Postgraduate Course: Statistical Signal Processing (SSP) (MSc) (PGEE11122)
Course Outline
School  School of Engineering 
College  College of Science and Engineering 
Credit level (Normal year taken)  SCQF Level 11 (Postgraduate) 
Availability  Not available to visiting students 
SCQF Credits  10 
ECTS Credits  5 
Summary  The Statistical Signal Processing course considers representing realworld signals by stochastic or random processes. The tools for analysing these random signals are developed in the Probability, Random Variables, and Estimation Theory course, and this course extends them to deal with time series. The notion of statistical quantities such as autocorrelation and autocovariance are extended from random vectors to random processes, and a frequencydomain analysis framework is developed. This course also investigates the affect of systems and transformations on timeseries, and how they can be used to help design powerful signal processing algorithms to achieve a particular task.
The course introduces the notion of representing signals using parametric models; it extends the broad topic of statistical estimation theory covered in the Probability, Random Variables, and Estimation Theory course for determining optimal model parameters. In particular, the Bayesian paradigm for statistical parameter estimation is introduced. Emphasis is placed on relating these concepts to stateoftheart applications and signals.
This course, in combination with the Probability, Random Variables, and Estimation Theory course, provides the fundamental knowledge required for the advanced signal, image, and communication courses in the MSc course. 
Course description 
Any minor modifications to the latest syllabus and lectures are always contained in the lecture handout.
Introduction and Review of Discretetime Systems (3 lectures).
1. Introduction and course overview. Role of deterministic and random signals, and the various interpretations of random processes in the different physical sciences.
2. Brief review of Fourier transform theorem:
a. Transforms for continuoustime, discretetime, periodic or aperiodic, signals.
b. Parseval¿s Theorem.
c. Properties of the discrete Fourier transform (DFT).
d. The DFT as a linear transformation.
e. Summary of frequently used transform pairs.
3. Review of discretetime systems.
a. Basic discretetime signals.
b. The ztransform and basic properties.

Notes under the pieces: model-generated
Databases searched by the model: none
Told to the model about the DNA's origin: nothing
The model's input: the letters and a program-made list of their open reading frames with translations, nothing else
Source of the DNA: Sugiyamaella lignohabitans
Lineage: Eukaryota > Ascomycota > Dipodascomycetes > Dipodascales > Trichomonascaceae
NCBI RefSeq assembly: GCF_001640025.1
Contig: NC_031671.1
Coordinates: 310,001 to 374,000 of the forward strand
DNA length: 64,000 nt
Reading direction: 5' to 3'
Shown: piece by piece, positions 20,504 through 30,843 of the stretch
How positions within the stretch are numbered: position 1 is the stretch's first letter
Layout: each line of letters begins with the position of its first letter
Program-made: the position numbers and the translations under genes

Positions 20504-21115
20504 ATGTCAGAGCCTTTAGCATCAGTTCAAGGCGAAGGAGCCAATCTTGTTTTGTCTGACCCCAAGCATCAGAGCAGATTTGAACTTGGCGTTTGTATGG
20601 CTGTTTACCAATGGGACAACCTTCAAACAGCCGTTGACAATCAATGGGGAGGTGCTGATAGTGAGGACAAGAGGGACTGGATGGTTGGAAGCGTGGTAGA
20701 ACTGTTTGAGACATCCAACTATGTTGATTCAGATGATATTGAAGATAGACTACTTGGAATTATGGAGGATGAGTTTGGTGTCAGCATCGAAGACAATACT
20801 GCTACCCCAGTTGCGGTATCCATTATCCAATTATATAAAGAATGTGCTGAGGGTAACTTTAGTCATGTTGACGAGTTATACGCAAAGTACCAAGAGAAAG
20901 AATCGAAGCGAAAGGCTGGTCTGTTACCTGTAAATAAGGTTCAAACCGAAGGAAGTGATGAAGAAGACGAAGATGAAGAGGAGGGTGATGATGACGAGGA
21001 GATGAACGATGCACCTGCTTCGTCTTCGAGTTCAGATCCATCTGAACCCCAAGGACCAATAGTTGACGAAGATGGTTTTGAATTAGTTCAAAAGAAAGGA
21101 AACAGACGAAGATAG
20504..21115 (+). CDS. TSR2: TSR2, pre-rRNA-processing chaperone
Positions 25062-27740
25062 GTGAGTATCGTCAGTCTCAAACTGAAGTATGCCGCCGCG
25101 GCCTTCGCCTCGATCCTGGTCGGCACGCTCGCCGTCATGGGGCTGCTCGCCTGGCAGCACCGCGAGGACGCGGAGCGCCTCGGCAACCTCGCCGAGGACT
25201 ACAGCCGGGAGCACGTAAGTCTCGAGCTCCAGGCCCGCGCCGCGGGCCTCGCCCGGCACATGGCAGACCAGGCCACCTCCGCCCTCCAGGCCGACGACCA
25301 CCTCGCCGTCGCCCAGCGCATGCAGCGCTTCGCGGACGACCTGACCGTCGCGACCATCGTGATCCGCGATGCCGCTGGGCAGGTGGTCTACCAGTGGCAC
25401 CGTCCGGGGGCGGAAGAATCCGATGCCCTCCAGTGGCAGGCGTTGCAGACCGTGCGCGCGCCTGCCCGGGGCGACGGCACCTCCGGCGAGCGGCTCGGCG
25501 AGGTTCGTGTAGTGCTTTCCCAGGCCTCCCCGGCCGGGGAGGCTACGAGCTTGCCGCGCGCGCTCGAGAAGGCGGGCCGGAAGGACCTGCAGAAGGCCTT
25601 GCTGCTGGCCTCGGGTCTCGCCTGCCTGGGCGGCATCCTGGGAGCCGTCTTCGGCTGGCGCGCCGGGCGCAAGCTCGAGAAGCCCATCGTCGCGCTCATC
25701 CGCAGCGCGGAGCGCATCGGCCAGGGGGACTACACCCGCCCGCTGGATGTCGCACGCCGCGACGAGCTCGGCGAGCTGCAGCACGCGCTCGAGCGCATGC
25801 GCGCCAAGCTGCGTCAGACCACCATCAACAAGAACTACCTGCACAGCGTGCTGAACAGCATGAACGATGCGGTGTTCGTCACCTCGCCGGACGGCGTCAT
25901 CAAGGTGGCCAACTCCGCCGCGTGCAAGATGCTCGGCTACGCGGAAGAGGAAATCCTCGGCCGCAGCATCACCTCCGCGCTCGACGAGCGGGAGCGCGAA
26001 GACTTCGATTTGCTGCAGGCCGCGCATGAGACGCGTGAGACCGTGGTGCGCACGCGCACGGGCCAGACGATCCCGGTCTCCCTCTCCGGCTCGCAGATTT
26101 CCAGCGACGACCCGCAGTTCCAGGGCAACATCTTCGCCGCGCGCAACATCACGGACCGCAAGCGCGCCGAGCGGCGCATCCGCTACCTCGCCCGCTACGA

c. Summary of frequently used transform pairs.
d. Definitions of linear timeinvariant (LTI) and linear timevarying (LTV) systems.
e. Rational transfer functions; polezero models.
f. Frequency response of LTI systems.
g. Example of inverse bilateral ztransforms, and different approaches to get the same answer; partial fraction expansions using the coverup rule.
Stochastic Processes (6 lectures).
1. Introduction to stochastic processes, and their definition as an ensemble of deterministic realisations resulting from the outcome of a sample space; also covers the various interpretations of the samples of a random process.
2. Covers predictable processes with an example of harmonic processes; description of stochastic processes using probability density functions (pdfs).
3. Notion of stationary and nonstationary processes.
4. Statistical description of random processes; examples of some predictable processes through a MATLAB demonstration; secondorder statistics including mean and autocorrelation sequences, with an example of calculating autocorrelation for a harmonic process.
5. Types of random processes, including independent, independent and identically distributed (i. i. d.) random processes, and uncorrelated and orthogonal processes.
6. Introduction to stationary processes, both orderN stationary, strictsense stationary, and widesense stationary; example of testing whether a Wiener process is stationary or not; also covers wide sense periodic and widesense cyclostationary processes.
7. Notion of ergodicity, and the notion of timeaverages being equal to ensemble averages in the meansquare sense.
8. Secondorder statistical descriptions, including autocorrelation and covariances; jointsignal statistics; types of joint stochastic processes; correlation matrices.
9. Basic introduction to Markov processes.
FrequencyDomain Description of Stationary Processes (3 lectures).
1. Introduction to random processes in the frequency domain, including the stochastic decomposition interpretation, the transform of averages interpretation, and the connections between these interpretations.
2. Formal definition of the power spectral density (PSD) and its properties; general form of the PSD including autocorrelation sequences (ACSs) with periodic components; the PSD of a harmonic signal (as a linear summation of sinusoids).